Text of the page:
There is now no excuse for letting our policy-makers off the hookby Torsten Bell / September 13, 2016 / Leave a comment
From political rallies to university seminars, it is becoming fashionable to say that globalisation has led to stagnant living standards for working and middle classes of the developed world, leaving national governments powerless to deliver rising incomes and explaining rising political dissatisfaction with the status quo.
But these are dangerous words in such simple form, because they are both wrong and getting at something. Living standards in Britain and in many developed countries have seen phases of being squeezed. But we should beware concluding that responsibility for that rests entirely with a faceless force called globalisation—that if we reversed would put right all that is wrong with the world.
This question is not new. But the recent British decision to leave the European Union, the prominent place for trade policy in the end game of the current US presidential cycle and phoney war phase of national elections in France and Germany, means the issue has not just risen up the agenda—it is becoming the agenda in much of the developed world.
The debate across the west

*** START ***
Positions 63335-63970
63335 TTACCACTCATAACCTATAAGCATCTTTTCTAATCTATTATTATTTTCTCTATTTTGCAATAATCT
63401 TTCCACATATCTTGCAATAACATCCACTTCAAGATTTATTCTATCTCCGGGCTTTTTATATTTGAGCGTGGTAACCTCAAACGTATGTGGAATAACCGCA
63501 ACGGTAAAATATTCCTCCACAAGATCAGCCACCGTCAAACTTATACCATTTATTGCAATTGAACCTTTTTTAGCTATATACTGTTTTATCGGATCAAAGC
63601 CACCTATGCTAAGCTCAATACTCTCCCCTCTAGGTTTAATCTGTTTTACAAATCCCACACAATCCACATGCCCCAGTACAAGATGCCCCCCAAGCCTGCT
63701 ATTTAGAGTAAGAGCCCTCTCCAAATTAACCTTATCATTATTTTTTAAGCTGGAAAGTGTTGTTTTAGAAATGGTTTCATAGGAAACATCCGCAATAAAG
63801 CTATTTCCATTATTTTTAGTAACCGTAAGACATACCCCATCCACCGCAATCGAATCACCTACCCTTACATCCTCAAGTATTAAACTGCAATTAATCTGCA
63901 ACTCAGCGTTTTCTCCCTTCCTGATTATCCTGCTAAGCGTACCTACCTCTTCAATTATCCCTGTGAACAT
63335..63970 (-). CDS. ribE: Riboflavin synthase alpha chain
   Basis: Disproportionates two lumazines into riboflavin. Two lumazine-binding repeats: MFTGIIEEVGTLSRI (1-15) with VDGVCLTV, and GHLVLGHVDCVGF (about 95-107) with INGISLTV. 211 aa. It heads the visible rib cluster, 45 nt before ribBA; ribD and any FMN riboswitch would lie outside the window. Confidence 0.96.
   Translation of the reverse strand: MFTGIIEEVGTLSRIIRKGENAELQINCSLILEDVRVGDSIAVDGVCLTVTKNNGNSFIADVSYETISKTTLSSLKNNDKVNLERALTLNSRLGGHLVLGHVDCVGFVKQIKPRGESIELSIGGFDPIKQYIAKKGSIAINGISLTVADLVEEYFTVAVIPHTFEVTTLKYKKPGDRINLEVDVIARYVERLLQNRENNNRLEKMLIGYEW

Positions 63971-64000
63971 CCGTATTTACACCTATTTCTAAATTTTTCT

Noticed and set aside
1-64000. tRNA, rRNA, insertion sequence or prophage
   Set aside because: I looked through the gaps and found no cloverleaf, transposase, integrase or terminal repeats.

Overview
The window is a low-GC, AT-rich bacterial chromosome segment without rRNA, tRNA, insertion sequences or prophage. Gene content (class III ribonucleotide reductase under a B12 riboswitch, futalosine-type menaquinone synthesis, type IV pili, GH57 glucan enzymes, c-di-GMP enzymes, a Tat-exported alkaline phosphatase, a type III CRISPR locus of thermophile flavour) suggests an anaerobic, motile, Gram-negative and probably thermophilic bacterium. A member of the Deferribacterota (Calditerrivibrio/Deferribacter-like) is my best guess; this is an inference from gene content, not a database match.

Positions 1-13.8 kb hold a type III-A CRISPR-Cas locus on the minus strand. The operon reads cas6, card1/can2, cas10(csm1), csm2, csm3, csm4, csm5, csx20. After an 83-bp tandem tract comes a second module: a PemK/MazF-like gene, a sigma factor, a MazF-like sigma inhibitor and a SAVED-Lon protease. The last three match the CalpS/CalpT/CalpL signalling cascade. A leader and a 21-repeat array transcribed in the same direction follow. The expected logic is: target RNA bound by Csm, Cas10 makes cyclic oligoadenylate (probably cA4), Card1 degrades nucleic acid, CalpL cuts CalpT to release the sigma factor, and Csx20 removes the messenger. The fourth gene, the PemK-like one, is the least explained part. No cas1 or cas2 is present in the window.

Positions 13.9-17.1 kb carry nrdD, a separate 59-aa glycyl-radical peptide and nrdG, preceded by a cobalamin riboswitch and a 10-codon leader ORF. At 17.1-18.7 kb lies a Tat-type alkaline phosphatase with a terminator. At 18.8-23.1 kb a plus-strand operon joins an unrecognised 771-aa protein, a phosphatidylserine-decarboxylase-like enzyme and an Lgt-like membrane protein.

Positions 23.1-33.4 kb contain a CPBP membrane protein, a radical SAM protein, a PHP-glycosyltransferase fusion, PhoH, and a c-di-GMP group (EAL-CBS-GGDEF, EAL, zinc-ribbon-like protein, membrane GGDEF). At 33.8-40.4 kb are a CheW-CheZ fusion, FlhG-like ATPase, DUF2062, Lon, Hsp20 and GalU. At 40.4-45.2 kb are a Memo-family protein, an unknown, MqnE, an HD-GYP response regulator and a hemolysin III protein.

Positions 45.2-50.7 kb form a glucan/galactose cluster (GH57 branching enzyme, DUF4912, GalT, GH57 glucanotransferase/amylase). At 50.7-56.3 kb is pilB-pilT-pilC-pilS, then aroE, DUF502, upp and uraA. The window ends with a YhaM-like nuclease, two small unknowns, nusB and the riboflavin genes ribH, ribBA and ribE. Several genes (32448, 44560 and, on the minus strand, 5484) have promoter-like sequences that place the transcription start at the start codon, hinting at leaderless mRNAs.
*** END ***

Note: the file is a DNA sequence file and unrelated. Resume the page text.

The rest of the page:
Crucially this is a debate in flux—and where it settles will matter for our politics and economics for decades to come. In the face of popular frustration progressives are rethinking where they stand on questions from trade to migration. In the US a Democrat President is pushing trade deals that cross both the Pacific and Atlantic, amidst a growing debate in his own party about the very desirability of free trade in the first place. Both Francois Hollande and Sigmar Gabriel have adopted significantly tougher rhetoric against the same trade deal between the EU and US that Obama champions. The British Labour Party faces the challenge of redefining its vision of Britain’s role in a post-Brexit world. Owen Smith, the challenger in the Party’s current leadership election, favours another public vote on EU membership, while Jeremy Corbyn, the leader he is challenging, seems to view the Single Market as a ratchet to drive down labour market standards, rather than as the collective mechanism of relatively rich European countries for avoiding exactly that.